[A4] Re: Quattro, Torsen, Haldex and others...
Brian J White
brian at bjwhite.net
Tue Dec 28 11:29:43 EST 2004
"quattro IV - torsen center diff with open front and rear diffs, but now it
has EDL to keep side-to-side traction in check. This system combines the
proactive nature of the mechanical torsen, with reactive aspect of the
should in theory able to pass the "one wheel with traction only" test."
Key point up there. The car on which I saw the test applied was a 99 or so
A4 Quattro...obviously having Quattro IV.
Either they disabled the EDL (possible as this was a marketing exercise) or
the EDL couldn't keep up with absolutely ZERO traction on the other 4
wheels. It certainly looked like it was trying but just couldn't make it
happen. My eyes popped out of my head....I was certainly surprised to say
The BMW (the new system) AWD on the 330Xi certainly did the trick. There
are handling advantages to the 36/66 torque split as well. Biased towards
the rear for that rear wheel drive track handling feel.
At 08:07 2004-12-28, Brizax at aol.com wrote:
>GOOD INFO THERE, SOMEONE HAS BEEN PAYING ATTENTION IN CLASS THE LAST COUPLE
>YEARS HUH? :)
>NYT is wrong!!!
>On torsen based quattro system (now version 4, hence quattro IV), the
>factory torsen is a splitted 2:1, meaning it can transfer up to 2/3 of
>power to either the front or rear axle. I've read many different torque
>figures from different sources, ranging from 40:60 to 30:70, but I believe
>the 2/3 is the most correct. There're other versions of torsen
>example Stasis Engineering offers a 4:1 version, capable of splitting up to
>4/5th (or 80%) to either end.
>All torsen are normally 50:50, whereas the haldex quattro is either 100:0 pr
>95:5 normally, and it's capable of sending all power to either end. Volvo
>uses this system as well. So there, NYT got the 2 quattros confused.
>Now here's some distinction of the different versions of traditional quattro
>systems for longitudinally mounted engines (all B and C chassis cars, such
>as 4000, 80/90, 5000, 100/200, A4, A6, A8):
>quattro I - original version. All 3 diffs are open, but the center and rear
>are manually lockable. It's very simple and reliable, but it tends to eat
>tires or cause damage to the driveline when people forget to unlock the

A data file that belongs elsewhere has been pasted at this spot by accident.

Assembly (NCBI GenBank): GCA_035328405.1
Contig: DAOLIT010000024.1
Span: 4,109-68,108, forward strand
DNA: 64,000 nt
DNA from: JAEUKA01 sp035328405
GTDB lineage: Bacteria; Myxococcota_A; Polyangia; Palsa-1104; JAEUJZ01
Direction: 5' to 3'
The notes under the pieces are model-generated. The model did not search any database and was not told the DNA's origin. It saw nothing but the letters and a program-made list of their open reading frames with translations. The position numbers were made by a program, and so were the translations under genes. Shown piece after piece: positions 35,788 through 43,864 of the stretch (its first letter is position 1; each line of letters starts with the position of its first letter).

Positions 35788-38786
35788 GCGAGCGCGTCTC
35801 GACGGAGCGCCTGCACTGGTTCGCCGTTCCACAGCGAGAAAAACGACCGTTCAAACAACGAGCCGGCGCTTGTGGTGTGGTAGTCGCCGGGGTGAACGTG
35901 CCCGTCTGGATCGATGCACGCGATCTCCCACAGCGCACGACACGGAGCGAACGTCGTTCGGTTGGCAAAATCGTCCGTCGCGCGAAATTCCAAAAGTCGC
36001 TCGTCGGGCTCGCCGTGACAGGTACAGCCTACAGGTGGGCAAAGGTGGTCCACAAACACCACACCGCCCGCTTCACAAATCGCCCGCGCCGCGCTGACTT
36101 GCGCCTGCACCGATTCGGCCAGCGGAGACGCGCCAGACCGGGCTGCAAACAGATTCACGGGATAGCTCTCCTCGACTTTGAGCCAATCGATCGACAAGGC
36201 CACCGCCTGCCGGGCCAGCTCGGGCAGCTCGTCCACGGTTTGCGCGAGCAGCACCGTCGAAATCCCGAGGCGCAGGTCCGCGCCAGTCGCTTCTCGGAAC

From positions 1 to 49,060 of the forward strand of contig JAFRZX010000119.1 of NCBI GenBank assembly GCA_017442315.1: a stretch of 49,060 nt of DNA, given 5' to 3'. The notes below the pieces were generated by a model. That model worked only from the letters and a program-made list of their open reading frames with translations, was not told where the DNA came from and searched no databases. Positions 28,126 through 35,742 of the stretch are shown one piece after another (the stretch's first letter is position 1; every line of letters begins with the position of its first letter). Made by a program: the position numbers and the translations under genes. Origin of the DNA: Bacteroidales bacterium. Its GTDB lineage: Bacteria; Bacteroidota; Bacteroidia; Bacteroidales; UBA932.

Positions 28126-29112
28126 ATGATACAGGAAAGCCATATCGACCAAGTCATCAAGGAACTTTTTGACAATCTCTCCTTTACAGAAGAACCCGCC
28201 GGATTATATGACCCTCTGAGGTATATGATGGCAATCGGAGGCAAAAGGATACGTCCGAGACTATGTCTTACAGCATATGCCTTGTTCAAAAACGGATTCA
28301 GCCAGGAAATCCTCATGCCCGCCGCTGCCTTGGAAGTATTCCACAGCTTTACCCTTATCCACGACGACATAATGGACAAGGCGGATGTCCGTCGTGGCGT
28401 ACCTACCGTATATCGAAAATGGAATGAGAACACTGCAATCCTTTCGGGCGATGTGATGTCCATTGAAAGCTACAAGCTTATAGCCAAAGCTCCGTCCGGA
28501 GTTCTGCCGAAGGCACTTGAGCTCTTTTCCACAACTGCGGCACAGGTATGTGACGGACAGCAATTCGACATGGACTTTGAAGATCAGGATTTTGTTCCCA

>after they unstuck themselves.
>quattro II - introduced in '88 I believe, when torsen replaced the old open
>center diff. The rear is still manually lockable, but it's now operated
>pneumatically so that it'll unlock itself once the car reaches over 25
>have this in my '90 CoupeQ, it works very well, never needed to lock the
>diff, but this version will not pass the "one wheel with traction only" test.
>quattro III - this was only used in the V8, where both the center and rear
>diffs are torsen. Since this car wasn't sold in large quantity I don't know
>how well it actually works, but it sure sounds promising, almost like the
>quattro IV - torsen center diff with open front and rear diffs, but now it
>has EDL to keep side-to-side traction in check. This system combines the
>proactive nature of the mechanical torsen, with reactive aspect of the
>should in theory able to pass the "one wheel with traction only" test.
>On the TT, its quattro system has no version because it's not an evolution
>of the original quattro for longitudinally mounted engines. As I've said
>before, my brief drive in a TT didn't impress me much. I think it's
>to the completely reactive nature of the haldex system, ie, it sends
>the rear until it detect slips. However I hear that Volvo has since
>their haldex AWD on newer cars and they're supposed to be a cut above the
>original haldex system.
>To further continue the AWD topic, BMW's system is not as good as quattro
>due to its inability of changing torque split between front and rear, it's
>always at 38/62. However it's brand new x-drive is supposedly much
>the old AWD system, which started in '88 in the 325ix and was never
>changed/upgraded until just now.
>M-B's system is even worse. All 3 diffs are open and it relies on their
>version of EDL to control wheel spin by braking the spinning wheel(s) hence
>sending power to the ones that aren't spinning. It's completely
>worse than the haldex system, and it places too much demand on the
>Audi decided to deactivate their EDLs above 80 km/h due to potentially
>overworking the brakes, how well do you think M-B's system copes with
> Although I must say this probably won't be a problem for daily driving,
> more of a problem if you really get stuck or actually to off-roading.
>Now to chip in my $0.02 on the center versus rear applications of the torsen
>diff, they are really quite different. Hence if you've only driven quattros
>with torsen center diff, you really have no idea how it would behave when
>is't slapped onto the rear of a RWD car, of the front of a FWD car (I
>Nissan used to offer torsen on their 240SX and Maxima as part of their SE
>package). A friend of mine (240SX owner) has told me once that having a LSD
>(such as torsen) in the rear is great in the dry, but it does do some
>when it's wet and slippery, cause the diff seems to be distributing power
>from side to side as each of the rear wheels lose and regain traction
>Anyhow, hope this clears things up a bit, or not... ;-)
>'01.5 S4 - quattro IV
>'90 CoupeQ - quattro II
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>A4 at audifans.com
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